- Underperforming franchisor. If a franchise network grows very fast, a risk may arise that the franchisor will not have enough time or resources to provide proper service and assistance to all of its franchisees. Unluckily, focusing on recruiting new franchisees rather than on fulfilling its obligations to existing ones is not so rare, especially among newly established franchisors. Franchisor’s failure to dedicate enough time and resources to serve and control each of its franchisees as well as to develop the essential infrastructure of the franchise network, may result in a poor performance of the franchisees coupled with a poor customer service. These could lead to negative consequences ranging from decreasing of franchise brand value to even a bankruptcy of the franchisees.
Risks associated with a franchisee
Finally, sometimes franchisees could cause a damage not only for themselves, but also for a franchisor and other franchisees in the network. This might happen in these situations:
- Exaggerated expectations. Sometimes franchisees tend to expect more from a franchisor than the franchisor may give. A franchise is an effective measure for building a profitable and sustainable business, however it does not automatically guarantee a business success and does not revoke franchisees’ duty to work hard and take full responsibility for its own business results. Even though the franchisor will help to achieve desired results, the major contributing factor for the success of the franchise unit is the actual owner of the unit – the franchisee.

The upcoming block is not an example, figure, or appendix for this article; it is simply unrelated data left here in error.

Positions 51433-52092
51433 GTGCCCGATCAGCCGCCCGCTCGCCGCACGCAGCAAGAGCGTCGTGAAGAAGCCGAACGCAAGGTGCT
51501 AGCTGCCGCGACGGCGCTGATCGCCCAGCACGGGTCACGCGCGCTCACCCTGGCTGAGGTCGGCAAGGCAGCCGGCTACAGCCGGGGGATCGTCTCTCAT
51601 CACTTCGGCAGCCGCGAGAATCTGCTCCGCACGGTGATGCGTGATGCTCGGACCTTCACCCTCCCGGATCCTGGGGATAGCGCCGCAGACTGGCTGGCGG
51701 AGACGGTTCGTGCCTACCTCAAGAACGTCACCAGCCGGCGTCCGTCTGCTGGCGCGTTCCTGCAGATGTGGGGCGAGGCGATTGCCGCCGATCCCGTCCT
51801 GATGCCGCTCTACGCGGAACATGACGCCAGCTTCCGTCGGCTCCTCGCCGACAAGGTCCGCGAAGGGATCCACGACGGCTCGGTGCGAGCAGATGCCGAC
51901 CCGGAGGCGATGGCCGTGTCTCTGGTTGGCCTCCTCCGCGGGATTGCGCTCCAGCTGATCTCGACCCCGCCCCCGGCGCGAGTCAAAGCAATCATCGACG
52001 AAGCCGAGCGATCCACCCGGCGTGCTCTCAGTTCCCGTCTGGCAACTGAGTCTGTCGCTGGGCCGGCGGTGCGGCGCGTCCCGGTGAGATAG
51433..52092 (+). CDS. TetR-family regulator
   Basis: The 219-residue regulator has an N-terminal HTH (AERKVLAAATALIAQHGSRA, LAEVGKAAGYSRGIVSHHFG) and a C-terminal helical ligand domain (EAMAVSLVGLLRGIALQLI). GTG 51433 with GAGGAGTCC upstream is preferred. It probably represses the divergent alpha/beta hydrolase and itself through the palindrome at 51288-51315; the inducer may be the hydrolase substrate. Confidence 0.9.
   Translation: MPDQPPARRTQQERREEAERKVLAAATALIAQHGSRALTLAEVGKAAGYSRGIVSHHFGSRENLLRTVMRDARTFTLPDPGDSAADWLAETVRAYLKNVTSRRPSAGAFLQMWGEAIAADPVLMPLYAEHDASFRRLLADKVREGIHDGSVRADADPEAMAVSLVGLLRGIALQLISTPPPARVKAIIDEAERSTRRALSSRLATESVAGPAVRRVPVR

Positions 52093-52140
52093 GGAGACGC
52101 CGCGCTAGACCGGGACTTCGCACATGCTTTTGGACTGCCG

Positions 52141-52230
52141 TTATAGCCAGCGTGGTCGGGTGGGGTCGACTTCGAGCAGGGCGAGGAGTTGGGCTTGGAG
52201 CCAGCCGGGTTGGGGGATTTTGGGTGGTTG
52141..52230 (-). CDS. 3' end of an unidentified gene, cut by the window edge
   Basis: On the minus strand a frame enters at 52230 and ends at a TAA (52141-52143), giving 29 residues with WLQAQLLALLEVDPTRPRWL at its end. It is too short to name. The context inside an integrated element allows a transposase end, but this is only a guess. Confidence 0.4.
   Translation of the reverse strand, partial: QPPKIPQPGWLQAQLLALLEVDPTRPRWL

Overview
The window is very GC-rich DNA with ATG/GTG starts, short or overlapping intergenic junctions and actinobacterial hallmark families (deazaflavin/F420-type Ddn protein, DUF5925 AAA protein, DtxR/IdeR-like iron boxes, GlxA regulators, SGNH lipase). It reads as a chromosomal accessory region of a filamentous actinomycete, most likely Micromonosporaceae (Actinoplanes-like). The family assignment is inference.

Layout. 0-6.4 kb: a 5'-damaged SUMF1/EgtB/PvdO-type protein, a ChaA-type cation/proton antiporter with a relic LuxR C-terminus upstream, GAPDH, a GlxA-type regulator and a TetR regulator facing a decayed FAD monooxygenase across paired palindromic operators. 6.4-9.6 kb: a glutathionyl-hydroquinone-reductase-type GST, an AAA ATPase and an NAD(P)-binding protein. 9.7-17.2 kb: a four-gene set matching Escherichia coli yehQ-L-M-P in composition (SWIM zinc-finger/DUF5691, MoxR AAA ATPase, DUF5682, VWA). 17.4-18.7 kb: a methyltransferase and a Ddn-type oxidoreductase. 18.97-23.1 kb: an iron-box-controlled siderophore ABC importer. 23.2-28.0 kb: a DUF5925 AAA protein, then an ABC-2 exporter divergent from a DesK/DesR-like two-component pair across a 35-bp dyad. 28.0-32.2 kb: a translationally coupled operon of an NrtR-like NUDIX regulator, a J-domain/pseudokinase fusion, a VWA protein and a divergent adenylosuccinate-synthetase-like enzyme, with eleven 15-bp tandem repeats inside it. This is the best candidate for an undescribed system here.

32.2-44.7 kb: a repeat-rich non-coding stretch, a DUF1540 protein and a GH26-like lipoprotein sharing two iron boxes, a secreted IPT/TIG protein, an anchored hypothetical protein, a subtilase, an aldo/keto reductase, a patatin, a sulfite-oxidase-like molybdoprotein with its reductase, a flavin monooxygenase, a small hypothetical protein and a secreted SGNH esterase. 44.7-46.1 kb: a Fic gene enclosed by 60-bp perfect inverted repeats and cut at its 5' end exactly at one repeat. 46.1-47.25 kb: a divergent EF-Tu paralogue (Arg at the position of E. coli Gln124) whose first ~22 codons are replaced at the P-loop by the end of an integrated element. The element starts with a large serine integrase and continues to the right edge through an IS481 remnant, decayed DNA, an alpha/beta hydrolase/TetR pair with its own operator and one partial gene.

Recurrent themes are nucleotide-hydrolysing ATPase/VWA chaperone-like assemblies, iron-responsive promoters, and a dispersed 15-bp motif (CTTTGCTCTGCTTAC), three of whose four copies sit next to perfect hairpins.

- Wrong attitude. Franchisees and franchisor are interdependent of each other. Franchisees, who are unable to comply with the predetermined rules and do not follow the recommendations of the franchisor, eventually, will destroy the partnership and loose the rights to use the distinct features of the franchise. If one doesn’t bear the third party control, while cherishing his or her creativity and independence, then it is better for such a person to stay away from franchising and, maybe, start an own independent business without getting mixed up with franchisors.
- Mismatch in competences. Two types of mismatch in franchisee’s competences might occur. Franchisee might be underqualified or overqualified for running a specific franchised business. Many franchisors tend to say that they will train any franchisee to run franchised business properly. However, at least basic franchisee’s competences in specific field of operations and in business management might be vital for running a business. On the other hand overqualified franchisees, that have a vast previous experience in running a business, might find it hard to “unlearn” their way of doing things and adapt to franchisor’s standards and procedures.
- Underfinancing. Failing to secure funds, that are sufficient both for covering investment costs of opening a new business unit and for financing operational costs until the break-even, quite often becomes a major distraction for newly established franchisees. As a rule of thumb, people are overoptimistic when calculating a total amount of cash needed - they tend to overestimate their own financial and borrowing capacity, underestimate costs and overvalue income and profit projections. Unfortunately, such groundless optimism (or should it be called frivolity) in finance planning might lead to severe consequences from longer period of ROI to even bankruptcy.
If a person clearly understands all opportunities and risks, associated with buying a franchise, and is still enthusiastic about becoming a franchisee then it is time to go through the process of franchise acquisition.